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3.5.2.5 Rationale for Interviews for research


Interviews with analysts and investors was considered appropriate given that there were a lot of issues to be considered, these issues were complex and the logic of the answers needed to be questioned, enabling the author to probe answers (EasterbySmith et al., 2002). In addition, a further advantage of conducting interviews was that it enabled a series of open questions to be put, whereas the questionnaire method would not have provided for follow up questioning or requests for elaboration.

Moreover, the nature of research also required data gathering through interviews, reasons have been discussed in the earlier section. Interviews are also a useful way of attaining large amounts of data quickly. It allows the researcher to understand the meanings that people hold for their activities (Marshall, 1999), which was crucial for this research.

3.6 Conclusion
To conclude, in the research the focus was on communication with the participants with a degree of dynamism. This reflects that there was a constant shifting with the changing phenomenon and context and this in turn brought about flexibility in research. In sum, the methodology used in this paper has used a very flexible approach and adequate care was taken in selecting data sources. Thus the entire approach and methodology used seeks to provide a comprehensive paper.

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Chapter 4: Findings and Analysis of study

CHAPTER 4: FINDINGS AND ANALYSIS OF STUDY

4.1 Introduction As
explained in the methodology section, interviews were conducted to find the

answers to the research questions and to test the propositions of this study. In this chapter, the results of the interviews will be described and will be concurrently assessed with regard to the relevant literature.

4.2 Findings to the Research Questions and Propositions


The notion that stocks reflect all the available information in the market is supported by many researchers and academicians (Fama, 1970, 1965; Malkiel, 1973, 1987, 2003; Kendall, 1953). However, others assert that stock markets are not efficient (Brealey & Myers, 2000; Blanchard and Watson, 1982; Lo and Mackinlay, 1999) and in fact argue that if markets would be efficient, no market would exist at all. In Indian markets also, several studies have demonstrated that markets are efficient in weak and semi-strong form and few of them showed that they are even strong form efficient. In Table 6 below, the findings to the first research question - Are Indian markets as efficient as other developed markets like US and UK? Why?, is presented using the commentary made by the interviewees. The interpretations of the commentary and findings are clearly highlighted in the table.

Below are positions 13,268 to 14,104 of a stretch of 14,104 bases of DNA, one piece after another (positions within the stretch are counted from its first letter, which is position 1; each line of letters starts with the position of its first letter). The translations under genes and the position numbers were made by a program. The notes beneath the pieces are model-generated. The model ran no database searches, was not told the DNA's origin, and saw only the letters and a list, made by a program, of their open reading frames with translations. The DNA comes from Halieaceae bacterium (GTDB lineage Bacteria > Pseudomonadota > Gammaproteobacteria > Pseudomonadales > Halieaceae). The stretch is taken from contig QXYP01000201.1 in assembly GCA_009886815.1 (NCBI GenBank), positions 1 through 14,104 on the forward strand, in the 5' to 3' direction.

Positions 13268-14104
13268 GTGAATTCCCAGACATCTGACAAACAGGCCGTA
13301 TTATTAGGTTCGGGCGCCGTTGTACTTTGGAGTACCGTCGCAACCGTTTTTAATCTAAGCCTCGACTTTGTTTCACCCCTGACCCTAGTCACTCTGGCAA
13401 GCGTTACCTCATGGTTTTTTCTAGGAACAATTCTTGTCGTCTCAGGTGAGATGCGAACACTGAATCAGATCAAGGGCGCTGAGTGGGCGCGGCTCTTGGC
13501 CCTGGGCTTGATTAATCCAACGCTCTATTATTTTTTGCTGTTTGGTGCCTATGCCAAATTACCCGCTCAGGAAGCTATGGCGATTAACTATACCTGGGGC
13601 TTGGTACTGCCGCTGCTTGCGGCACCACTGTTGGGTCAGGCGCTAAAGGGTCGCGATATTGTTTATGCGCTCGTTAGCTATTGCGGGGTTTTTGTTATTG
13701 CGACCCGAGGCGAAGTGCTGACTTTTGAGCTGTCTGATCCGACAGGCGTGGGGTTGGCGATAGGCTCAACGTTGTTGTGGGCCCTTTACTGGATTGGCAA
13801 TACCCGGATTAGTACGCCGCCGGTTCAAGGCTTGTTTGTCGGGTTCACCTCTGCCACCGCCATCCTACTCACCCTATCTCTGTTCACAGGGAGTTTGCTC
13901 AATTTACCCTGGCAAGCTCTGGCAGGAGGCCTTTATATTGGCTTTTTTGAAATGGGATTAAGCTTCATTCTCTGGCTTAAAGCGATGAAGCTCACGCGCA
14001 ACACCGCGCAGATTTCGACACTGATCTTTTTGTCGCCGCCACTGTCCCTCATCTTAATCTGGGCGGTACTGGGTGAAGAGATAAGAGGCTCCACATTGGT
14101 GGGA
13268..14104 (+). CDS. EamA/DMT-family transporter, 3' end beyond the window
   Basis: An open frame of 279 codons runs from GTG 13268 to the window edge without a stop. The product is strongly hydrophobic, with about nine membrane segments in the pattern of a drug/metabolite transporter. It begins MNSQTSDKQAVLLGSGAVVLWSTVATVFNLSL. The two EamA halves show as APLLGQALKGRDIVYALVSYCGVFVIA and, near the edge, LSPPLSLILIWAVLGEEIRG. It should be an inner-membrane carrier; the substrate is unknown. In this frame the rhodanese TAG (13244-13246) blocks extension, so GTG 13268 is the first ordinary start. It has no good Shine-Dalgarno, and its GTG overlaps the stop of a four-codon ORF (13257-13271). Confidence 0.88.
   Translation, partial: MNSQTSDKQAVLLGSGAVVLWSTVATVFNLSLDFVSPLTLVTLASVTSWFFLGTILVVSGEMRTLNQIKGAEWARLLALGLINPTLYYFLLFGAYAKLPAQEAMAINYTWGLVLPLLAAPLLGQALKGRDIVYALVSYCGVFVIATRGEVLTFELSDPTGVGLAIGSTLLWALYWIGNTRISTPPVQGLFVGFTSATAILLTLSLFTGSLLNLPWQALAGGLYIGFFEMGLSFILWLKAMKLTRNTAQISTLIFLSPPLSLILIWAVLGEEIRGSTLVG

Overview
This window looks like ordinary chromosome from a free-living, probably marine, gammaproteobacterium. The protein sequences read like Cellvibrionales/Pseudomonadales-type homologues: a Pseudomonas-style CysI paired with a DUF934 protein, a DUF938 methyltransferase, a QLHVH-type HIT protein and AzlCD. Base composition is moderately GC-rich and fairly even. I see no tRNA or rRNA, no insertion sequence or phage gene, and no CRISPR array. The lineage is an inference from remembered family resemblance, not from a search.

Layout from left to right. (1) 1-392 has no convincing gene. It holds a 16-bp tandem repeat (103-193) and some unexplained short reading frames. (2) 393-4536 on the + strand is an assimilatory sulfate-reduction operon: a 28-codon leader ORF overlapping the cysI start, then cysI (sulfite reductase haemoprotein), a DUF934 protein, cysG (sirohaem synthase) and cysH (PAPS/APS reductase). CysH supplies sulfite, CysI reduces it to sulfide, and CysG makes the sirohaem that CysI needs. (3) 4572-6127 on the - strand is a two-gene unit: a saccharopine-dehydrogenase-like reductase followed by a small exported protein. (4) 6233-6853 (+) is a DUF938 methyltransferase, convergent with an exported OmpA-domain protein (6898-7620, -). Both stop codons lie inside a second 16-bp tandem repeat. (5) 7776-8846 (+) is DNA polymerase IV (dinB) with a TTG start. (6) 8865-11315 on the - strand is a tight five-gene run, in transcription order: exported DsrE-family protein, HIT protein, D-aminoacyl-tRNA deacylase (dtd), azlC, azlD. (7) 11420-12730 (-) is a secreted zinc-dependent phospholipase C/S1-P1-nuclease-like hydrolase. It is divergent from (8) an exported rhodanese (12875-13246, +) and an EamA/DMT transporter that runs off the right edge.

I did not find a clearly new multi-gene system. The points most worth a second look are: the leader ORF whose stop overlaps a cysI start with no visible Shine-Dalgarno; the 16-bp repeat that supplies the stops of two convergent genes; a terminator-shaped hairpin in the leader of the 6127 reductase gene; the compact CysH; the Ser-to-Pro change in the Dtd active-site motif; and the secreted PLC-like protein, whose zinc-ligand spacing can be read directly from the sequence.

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Chapter 4: Findings and Analysis of study TABLE 6 How valid is the theory of efficient markets? Are Indian markets as efficient as other developed markets like US and UK?

Key Commentary made

RD: My understanding is that while markets are roughly efficient but they are not perfectly efficient and investors can take advantage of this gap between perfectly efficient and roughly efficient markets in order to maximise their returns. Indian markets are probably less efficient than other developed markets and that is because the equity cult has just now begun to take place, since mid-1990. Its an emerging market and in emerging markets typically the values are unknown, fund flow is not predictable. But as India is liberalising, the financial sector has also been liberalised, we are having lots of western influences. Indian markets are getting to a more efficient level.

I6: EMH assumes that two people think alike. It is good in theory but in practice it does not hold true. In real world information is analysed by people, who interpret it differently. Had computers carried out the analysis, the theory might have been true. The mere presence of brain in humans deviates markets from reaching an efficiency level because market comprises of people and people make the markets and each person interprets or views things differently. EMH is helpful in understanding markets and it can serve as a benchmark from where to start.

I4: India is a developing economy and for high growth markets like India, EMH does not hold true. India is not as efficient as the developed markets because it is an emerging economy. Markets of countries like UK and USA are saturated; the growth rates of companies are stagnant. However, in India, every now and then the returns of some sector suddenly grow at high rates and people who are able to identify them beforehand can outperform the market. Therefore, Indian markets are